return _cmd.BeginExecuteReader(cb,state);

               

            }

            void EndAsyncOpertation(IAsyncResult ar)

            {

                _rd = _cmd.EndExecuteReader(ar);

            }

            protected void Page_PreRenderComplete(object sender, EventArgs e)

            {

                grd_Product.DataSource = _rd;

                grd_Product.DataBind();

     

                grd_SubProduct.DataSource = _rd1;

                grd_SubProduct.DataBind();

            }

            public override void  Dispose()

            {

                if (_Conn1 != null)

                {

                    _Conn1.Close();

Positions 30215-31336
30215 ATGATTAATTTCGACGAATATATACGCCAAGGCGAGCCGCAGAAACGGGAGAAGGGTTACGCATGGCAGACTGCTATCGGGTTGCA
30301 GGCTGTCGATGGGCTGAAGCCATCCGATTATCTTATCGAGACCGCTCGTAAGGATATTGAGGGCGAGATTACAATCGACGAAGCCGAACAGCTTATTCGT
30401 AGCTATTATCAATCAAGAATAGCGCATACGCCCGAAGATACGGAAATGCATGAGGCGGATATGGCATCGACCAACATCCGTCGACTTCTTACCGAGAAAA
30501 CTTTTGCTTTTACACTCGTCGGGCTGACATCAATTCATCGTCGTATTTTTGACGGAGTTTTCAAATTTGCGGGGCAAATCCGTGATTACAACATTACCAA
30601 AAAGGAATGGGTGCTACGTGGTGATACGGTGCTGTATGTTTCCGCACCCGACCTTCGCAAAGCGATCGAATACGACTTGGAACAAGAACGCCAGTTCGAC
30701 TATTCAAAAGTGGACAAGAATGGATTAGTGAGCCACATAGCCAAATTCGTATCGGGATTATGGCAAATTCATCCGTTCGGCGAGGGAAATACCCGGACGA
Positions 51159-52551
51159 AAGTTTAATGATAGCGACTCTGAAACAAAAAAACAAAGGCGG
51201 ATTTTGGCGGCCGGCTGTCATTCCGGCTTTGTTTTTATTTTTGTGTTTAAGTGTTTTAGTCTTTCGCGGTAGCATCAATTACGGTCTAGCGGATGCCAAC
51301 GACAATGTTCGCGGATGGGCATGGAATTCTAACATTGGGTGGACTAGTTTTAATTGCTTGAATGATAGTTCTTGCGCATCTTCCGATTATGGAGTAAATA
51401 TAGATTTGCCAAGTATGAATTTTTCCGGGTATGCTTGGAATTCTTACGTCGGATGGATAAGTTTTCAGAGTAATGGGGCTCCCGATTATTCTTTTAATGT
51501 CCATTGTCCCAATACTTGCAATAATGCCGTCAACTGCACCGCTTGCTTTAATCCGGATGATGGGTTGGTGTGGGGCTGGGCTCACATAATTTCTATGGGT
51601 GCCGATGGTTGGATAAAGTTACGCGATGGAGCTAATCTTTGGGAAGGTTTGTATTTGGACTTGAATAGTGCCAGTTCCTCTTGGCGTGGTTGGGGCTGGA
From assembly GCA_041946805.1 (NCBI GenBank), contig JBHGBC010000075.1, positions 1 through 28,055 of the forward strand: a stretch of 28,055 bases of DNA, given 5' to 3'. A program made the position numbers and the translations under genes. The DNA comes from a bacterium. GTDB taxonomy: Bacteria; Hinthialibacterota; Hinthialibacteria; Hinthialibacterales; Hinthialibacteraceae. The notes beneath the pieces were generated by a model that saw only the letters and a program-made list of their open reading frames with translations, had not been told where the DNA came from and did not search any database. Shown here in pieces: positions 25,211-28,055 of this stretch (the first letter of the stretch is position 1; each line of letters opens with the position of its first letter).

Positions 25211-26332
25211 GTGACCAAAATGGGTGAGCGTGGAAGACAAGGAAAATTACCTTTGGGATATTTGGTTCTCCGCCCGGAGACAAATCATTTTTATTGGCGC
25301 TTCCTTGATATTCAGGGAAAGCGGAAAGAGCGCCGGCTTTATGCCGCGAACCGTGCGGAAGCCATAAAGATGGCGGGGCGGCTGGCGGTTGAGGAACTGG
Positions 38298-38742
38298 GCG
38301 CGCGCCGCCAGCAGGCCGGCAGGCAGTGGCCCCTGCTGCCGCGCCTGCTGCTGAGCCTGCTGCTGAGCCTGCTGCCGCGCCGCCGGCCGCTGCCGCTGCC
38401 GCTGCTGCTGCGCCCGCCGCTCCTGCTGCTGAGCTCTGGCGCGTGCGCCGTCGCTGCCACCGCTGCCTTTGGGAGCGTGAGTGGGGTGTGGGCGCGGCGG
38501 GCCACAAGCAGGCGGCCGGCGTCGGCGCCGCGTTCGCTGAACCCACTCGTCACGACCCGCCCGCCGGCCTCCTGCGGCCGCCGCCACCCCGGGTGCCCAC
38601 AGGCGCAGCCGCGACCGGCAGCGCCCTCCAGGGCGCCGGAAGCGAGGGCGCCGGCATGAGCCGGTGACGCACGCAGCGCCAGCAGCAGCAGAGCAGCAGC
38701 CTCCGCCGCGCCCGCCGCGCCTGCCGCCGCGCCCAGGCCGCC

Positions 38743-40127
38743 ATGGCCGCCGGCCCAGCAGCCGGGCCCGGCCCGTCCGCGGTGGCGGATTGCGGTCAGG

}

     

                  base.Dispose();

            }

       }

     

     

     

     

    • Marked as answer by Anonymous Thursday, October 7, 2021 12:00 AM
    Sunday, May 23, 2010 12:08 AM
  • User-952121411 posted

    In every call a page runs 5-12 different queries.
     

    For example in the class I have getAllProducts, getOldestProducts etc...

    This late in the game, you want to find less obtrusive ways of improving performance without overhauling the entire project (unless you were required to do that).  You will want to hone in on the queries that get data reusable between pages, controls, or even at the application level between clients.  For example, GetAllProducts(); in your application do the products returned change often, or is this mostly static data?  If the later of the two, you can implement caching data either at the application level or per user via Session storage.  The following links may help give you some ideas for your current setup:

    ASP.NET Caching: Techniques and Best Practices: